Tuesday, June 14, 2016
      ( 4:50 PM ) posted by Setsuled  

Somewhere out in the Pacific Ocean, I think, there's not an island called Kaigoon but somehow a couple Americans ended up stuck there in 1940 on the Road to Singapore. The first in the popular Road to series, it stars the incredible chemistry of Bing Crosby and Bob Hope (and to a lesser extent Dorothy Lamour). The performance instincts of Hope and Crosby are wonderfully vital and the movie works whenever it's these two goofing around or trying to get away with something but it gets a bit dull when it's focusing on the vaguely Polynesian culture of the Kaigoon natives and on the love story.

Though Dorothy Lamour is beautiful and I'd have liked to have seen one or both of the heroes make love to her. Or maybe Anthony Quinn who as a small role as the cruel lover she's with when we meet her.

It's made clear later she's trying to get away from him but Lamour doesn't really sell it--it's tricky because they're doing an act where he uses a whip to hit her cigarette and I think we're meant to take it as simultaneously an act and not an act. It's a bit muddled and I was suren't at first how to feel about the fact that Hope and Crosby carry her off into the night. When they take her home to their little hut, she immediately starts cooking and cleaning for them.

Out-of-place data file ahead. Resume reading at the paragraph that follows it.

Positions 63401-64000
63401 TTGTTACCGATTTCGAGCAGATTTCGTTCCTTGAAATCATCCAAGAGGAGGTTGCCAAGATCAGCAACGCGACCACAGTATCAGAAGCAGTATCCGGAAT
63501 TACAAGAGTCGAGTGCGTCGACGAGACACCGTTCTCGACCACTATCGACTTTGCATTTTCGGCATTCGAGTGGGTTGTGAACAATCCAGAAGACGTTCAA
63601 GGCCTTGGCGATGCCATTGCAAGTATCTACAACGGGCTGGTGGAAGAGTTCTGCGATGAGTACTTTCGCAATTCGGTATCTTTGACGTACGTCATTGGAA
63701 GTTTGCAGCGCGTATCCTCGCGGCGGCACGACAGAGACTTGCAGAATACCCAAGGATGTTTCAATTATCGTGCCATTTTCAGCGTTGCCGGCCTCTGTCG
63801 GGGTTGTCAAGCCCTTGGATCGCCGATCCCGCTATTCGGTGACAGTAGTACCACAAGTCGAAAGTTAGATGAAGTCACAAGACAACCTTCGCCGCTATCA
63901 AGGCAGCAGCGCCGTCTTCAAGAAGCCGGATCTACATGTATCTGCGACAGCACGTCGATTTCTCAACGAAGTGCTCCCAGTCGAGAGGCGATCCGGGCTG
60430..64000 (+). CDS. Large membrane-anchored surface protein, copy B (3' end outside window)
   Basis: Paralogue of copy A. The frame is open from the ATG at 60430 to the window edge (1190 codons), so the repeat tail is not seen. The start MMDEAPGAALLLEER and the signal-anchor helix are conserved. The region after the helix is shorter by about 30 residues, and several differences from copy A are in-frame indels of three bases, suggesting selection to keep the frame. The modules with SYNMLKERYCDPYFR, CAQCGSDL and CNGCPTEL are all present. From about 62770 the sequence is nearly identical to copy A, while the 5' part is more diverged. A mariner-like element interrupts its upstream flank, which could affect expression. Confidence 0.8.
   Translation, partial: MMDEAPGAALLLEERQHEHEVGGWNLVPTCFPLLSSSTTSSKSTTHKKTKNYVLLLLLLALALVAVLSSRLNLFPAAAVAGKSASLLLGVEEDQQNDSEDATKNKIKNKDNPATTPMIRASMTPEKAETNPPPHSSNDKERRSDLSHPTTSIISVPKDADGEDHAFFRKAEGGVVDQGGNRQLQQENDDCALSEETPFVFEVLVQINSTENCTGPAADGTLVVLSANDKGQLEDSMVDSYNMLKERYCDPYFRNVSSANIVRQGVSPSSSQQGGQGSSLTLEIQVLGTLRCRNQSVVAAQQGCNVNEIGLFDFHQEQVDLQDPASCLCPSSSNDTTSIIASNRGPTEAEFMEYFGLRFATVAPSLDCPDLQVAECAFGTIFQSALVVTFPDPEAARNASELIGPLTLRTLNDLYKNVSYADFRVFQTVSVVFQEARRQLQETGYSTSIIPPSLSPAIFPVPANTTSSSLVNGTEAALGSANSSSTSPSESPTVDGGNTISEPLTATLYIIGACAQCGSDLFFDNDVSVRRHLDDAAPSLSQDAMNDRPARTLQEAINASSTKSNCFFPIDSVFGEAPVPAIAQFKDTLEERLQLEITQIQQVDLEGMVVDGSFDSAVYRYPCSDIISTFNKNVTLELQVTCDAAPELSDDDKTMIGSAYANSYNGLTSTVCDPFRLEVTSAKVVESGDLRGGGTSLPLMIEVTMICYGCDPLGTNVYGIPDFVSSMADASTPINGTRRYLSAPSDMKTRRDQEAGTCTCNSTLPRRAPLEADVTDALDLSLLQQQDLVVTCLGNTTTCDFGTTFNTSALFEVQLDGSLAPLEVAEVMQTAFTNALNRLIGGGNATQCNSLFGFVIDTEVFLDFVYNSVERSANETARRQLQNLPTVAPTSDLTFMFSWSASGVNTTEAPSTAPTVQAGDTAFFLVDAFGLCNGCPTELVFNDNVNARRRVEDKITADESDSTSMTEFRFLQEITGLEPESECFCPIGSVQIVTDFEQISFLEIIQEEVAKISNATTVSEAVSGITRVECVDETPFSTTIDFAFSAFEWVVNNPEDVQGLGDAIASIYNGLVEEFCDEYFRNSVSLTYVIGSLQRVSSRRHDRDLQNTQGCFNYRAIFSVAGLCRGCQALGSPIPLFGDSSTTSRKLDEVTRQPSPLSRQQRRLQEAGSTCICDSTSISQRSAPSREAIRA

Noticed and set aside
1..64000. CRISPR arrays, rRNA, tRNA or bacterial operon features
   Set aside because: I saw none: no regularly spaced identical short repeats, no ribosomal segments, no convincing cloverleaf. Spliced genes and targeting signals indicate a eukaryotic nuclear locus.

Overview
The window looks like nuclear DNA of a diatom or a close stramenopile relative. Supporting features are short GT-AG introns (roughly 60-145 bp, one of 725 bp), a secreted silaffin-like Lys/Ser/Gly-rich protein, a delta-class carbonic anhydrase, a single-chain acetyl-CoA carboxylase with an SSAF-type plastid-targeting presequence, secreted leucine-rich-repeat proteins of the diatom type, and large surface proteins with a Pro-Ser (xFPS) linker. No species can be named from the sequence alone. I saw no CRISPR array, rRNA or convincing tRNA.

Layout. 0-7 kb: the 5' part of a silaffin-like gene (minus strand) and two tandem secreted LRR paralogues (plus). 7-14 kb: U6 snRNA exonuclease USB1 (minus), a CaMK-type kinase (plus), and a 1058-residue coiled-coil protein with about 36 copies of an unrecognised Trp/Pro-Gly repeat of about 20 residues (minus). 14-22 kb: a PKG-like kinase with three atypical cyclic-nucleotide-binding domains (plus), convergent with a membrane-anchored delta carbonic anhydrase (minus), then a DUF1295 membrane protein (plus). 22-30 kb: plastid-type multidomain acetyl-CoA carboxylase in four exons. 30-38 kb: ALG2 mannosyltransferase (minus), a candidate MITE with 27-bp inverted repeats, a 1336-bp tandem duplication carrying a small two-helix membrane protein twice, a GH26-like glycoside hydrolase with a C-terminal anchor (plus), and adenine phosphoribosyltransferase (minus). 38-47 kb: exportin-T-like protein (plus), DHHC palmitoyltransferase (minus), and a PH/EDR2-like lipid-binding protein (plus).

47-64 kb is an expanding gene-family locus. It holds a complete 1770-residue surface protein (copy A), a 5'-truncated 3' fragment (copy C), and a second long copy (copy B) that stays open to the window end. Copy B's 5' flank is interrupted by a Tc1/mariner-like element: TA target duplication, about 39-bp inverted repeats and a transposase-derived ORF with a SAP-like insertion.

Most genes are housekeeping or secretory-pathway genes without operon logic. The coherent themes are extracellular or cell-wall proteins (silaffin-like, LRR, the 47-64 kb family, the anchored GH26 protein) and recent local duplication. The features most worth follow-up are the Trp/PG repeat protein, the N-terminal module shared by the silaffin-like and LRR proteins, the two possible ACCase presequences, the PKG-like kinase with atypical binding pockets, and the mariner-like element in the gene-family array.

Well, okay, it's 1940. It's still fun watching Hope and Crosby trying to sell a miracle cleaning fluid or doing their "Pat-a-Cake" routine in order to start fights. My favourite bit is later in the film where Hope is carted away to be deported in a big van. When the van doors open, without any preamble, Hope emerges in the guard's uniform and the guard comes out in Hope's clothes and handcuffs.

It's a simple gag but Hope's timing is keen as a razor, hovering somewhere between really clever and impressively stupid.

There are some nice musical moments--the dopey native festival not among them--and of course it's always nice to hear Bing Crosby sing but none of the songs in this film are in themselves memorable.

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